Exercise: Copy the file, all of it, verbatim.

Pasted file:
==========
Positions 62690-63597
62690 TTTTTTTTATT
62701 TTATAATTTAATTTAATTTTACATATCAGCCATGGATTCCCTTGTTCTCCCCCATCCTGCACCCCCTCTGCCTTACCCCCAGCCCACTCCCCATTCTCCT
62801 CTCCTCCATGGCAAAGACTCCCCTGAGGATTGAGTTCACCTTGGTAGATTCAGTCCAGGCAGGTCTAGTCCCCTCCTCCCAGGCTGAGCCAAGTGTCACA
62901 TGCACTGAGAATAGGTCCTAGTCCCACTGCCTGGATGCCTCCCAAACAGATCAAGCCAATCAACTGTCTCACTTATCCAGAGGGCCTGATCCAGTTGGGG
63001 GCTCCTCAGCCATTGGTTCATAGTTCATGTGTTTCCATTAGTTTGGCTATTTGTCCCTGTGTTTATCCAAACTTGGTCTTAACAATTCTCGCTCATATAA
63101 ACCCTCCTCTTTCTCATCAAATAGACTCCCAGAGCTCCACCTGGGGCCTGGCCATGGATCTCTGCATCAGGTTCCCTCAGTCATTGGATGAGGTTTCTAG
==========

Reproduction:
Positions 62690-63597
62690 TTTTTTTTATT
62701 TTATAATTTAATTTAATTTTACATATCAGCCATGGATTCCCTTGTTCTCCCCCATCCTGCACCCCCTCTGCCTTACCCCCAGCCCACTCCCCATTCTCCT
62801 CTCCTCCATGGCAAAGACTCCCCTGAGGATTGAGTTCACCTTGGTAGATTCAGTCCAGGCAGGTCTAGTCCCCTCCTCCCAGGCTGAGCCAAGTGTCACA
62901 TGCACTGAGAATAGGTCCTAGTCCCACTGCCTGGATGCCTCCCAAACAGATCAAGCCAATCAACTGTCTCACTTATCCAGAGGGCCTGATCCAGTTGGGG
63001 GCTCCTCAGCCATTGGTTCATAGTTCATGTGTTTCCATTAGTTTGGCTATTTGTCCCTGTGTTTATCCAAACTTGGTCTTAACAATTCTCGCTCATATAA
63101 ACCCTCCTCTTTCTCATCAAATAGACTCCCAGAGCTCCACCTGGGGCCTGGCCATGGATCTCTGCATCAGGTTCCCTCAGTCATTGGATGAGGTTTCTAG